Financial Services and Markets Bill – in a Public Bill Committee at 10:30 am on 1st November 2022.
With this it will be convenient to discuss that schedule 9 be the Ninth schedule to the Bill.
In addition to ensuring reasonable provision of cash access services in the UK, it is vital that we have an effective, resilient and sustainable wholesale cash system to support continued access to cash.
The UK’s wholesale cash infrastructure is a system of cash centres that sort, store and distribute banknotes and coins. A decline in the transactional use of cash has put pressure on the business models of the existing wholesale cash networks. Over time, the industry is expected to transition to a smaller overall network.
Clause 48 and schedule 9 contain provisions to give new powers to the Bank of England to oversee the wholesale cash distribution industry by creating a two-level regime. First, it gives the Bank oversight over, and the ability to regulate, the market activities of the wholesale cash industry. That will ensure the effectiveness, sustainability, and resilience of the system. Secondly, it gives the Bank the ability to prudentially regulate a systemic entity in the market, should one form in the future, to manage risks to financial stability.
Schedule 9 enables the Treasury to make a wholesale cash oversight order, which specifies an entity as a recognised entity. That will set out whether an entity is recognised as having market significance only, or systemic significance. If a firm has market significance, it will be subject to the market oversight regime. If it is systemically significant, it will be subject to both the market oversight regime and the prudential regime.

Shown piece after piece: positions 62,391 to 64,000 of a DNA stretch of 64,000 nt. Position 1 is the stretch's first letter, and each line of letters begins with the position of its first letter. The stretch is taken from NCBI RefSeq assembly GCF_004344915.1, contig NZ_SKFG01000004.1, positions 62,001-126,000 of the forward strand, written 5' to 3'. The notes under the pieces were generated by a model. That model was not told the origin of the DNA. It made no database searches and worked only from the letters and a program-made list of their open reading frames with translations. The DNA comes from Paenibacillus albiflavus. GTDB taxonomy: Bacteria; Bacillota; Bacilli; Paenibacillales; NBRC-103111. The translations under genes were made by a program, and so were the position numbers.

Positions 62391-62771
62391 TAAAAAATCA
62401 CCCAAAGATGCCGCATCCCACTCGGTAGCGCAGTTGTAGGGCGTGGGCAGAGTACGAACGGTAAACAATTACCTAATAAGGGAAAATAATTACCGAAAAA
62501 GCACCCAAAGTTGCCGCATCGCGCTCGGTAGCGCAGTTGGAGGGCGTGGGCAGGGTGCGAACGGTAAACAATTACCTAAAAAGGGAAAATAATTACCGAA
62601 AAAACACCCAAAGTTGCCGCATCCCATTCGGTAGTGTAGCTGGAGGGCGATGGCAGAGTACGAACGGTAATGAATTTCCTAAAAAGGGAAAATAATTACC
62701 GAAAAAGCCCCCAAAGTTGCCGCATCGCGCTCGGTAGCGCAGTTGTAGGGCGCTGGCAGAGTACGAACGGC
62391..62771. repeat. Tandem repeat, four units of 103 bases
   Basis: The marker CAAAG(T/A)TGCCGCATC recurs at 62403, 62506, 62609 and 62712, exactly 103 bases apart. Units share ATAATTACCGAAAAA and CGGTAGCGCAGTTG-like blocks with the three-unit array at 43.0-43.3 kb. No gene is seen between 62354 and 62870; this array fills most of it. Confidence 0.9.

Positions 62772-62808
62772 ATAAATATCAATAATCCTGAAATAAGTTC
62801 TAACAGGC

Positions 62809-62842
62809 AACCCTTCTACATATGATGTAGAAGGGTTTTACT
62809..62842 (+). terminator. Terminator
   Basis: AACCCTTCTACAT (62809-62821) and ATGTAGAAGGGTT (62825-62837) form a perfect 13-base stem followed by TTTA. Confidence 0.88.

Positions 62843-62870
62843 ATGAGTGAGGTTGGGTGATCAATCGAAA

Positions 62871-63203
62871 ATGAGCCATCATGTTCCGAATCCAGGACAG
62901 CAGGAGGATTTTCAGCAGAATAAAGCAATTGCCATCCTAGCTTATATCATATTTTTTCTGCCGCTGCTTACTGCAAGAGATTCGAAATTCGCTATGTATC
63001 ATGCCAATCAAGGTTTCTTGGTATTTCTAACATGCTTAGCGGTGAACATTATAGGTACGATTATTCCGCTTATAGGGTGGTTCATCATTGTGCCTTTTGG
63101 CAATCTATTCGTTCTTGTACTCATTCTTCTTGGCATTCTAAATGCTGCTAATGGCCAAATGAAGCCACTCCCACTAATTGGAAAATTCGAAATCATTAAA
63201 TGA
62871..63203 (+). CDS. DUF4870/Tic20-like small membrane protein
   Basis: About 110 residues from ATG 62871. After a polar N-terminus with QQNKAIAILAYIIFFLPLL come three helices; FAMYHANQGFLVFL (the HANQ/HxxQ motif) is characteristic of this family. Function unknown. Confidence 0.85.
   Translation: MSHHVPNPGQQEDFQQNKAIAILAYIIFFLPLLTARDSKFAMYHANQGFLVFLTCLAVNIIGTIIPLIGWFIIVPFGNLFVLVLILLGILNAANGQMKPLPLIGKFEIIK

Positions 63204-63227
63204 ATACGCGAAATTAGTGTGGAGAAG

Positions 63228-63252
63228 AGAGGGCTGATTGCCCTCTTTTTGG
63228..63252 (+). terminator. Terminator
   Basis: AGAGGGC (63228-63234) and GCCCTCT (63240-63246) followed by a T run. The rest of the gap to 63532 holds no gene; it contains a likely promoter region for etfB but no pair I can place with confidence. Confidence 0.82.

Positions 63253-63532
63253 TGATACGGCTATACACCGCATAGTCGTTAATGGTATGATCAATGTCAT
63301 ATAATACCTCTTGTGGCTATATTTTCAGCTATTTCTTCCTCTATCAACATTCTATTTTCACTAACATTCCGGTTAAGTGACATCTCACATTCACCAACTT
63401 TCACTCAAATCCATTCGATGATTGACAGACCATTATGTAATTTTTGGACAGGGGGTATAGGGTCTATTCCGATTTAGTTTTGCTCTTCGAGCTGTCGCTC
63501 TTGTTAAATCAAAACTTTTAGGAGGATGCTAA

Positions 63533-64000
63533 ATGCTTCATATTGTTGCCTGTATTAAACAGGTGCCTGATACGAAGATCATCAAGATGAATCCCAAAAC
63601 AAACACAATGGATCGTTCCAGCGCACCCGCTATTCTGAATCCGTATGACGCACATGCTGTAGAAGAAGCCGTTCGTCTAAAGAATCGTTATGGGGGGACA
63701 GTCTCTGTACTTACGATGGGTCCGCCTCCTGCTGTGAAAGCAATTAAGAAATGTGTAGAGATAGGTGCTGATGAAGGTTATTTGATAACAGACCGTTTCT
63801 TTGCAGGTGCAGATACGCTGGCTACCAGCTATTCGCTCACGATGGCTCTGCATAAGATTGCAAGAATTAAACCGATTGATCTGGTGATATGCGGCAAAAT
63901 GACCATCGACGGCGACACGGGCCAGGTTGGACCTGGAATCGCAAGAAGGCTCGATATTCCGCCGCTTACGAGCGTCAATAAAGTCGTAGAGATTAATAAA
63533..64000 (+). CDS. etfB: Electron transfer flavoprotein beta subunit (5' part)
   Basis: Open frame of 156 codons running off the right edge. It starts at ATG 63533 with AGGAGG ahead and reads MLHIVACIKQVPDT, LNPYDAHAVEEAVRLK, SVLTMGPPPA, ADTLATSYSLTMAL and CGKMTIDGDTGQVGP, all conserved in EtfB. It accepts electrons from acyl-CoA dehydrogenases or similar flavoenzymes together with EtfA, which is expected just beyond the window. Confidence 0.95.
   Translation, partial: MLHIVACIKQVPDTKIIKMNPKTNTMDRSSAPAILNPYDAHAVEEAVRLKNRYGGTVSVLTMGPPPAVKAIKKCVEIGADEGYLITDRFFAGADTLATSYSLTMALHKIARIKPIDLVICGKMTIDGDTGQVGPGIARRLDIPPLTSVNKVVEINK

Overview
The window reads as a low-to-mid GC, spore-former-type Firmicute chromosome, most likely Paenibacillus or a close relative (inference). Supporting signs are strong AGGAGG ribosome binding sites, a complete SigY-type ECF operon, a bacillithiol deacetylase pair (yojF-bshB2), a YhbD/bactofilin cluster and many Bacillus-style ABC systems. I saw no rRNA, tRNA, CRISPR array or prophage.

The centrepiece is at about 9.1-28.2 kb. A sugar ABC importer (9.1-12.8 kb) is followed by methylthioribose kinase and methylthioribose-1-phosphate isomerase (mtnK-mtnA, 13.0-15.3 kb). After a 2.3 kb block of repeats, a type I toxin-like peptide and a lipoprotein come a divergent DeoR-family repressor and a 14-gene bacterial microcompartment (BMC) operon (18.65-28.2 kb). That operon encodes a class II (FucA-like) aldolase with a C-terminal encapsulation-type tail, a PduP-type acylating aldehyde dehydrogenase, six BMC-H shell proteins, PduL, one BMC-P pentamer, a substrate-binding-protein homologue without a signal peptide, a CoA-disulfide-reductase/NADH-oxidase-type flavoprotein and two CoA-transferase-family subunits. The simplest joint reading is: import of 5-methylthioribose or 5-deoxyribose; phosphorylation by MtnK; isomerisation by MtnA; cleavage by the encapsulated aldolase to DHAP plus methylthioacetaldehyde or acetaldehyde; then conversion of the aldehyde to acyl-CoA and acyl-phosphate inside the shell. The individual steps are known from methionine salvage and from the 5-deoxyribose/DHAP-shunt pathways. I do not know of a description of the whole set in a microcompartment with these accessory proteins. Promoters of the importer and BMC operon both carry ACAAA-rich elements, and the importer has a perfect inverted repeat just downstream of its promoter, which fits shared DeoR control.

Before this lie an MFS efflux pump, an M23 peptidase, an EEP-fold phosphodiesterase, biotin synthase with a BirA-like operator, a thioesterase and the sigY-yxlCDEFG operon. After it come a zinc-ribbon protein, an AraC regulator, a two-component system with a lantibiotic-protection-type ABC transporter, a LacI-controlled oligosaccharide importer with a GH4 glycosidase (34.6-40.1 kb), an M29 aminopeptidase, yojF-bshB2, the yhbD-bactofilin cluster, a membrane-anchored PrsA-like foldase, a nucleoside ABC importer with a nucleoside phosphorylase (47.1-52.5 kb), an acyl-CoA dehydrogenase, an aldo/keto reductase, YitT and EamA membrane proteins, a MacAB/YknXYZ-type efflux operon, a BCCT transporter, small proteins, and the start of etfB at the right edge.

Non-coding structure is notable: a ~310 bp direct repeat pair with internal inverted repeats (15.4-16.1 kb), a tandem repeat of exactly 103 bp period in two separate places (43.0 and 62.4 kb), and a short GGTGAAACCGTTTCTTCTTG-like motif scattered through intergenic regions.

The Treasury does not currently consider any entity to be systemic, but the provisions will ensure that the Treasury and the Bank can respond effectively to future changes in the market to manage risks to financial stability. It is expected that the industry will transition to a smaller overall network, potentially with fewer operators, in the coming years.
The powers given to the Bank under both parts include the ability to publish principles and codes of practice, gather information, give directions as required, make inspections and enforce the regime. Under the regime, the Bank can also collect fees, which must relate to a scale of fees approved by the Treasury. The Bank will seek to exercise its powers proportionately.
Schedule 9 also requires the Bank of England to prepare and publish a policy statement on its regulatory approach before exercising its powers under the legislation. The Bank will launch a consultation on that policy statement shortly. Once the regime is operational, the Bank is required to provide an annual report on the regime to the Treasury, which must be laid before Parliament.
In summary, clause 48 and schedule 9 are necessary to ensure that the wholesale cash industry remains effective, resilient and sustainable. The measures form part of the Government’s action to support the continued access to cash. I therefore recommend that clause 48 and schedule 9 stand part of the Bill.
We welcome clause 48, but I have two questions for the Minister. First, how will Parliament and industry be consulted on the scale of the fees placed on businesses by the Bank to cover the operation of the scheme, and on the penalties for non-compliance? Clause 48, as drafted, allows the Treasury to designate an entity as being subject to the Bank’s new prudential regimes for the wholesale cash industry, but how will the Government ensure that the Bank is adequately consulted on additions to the regime?
The answer is that, in the normal way, the measures will be laid before Parliament. If there is any extra detail with which I can furnish the hon. Lady, I will write to her.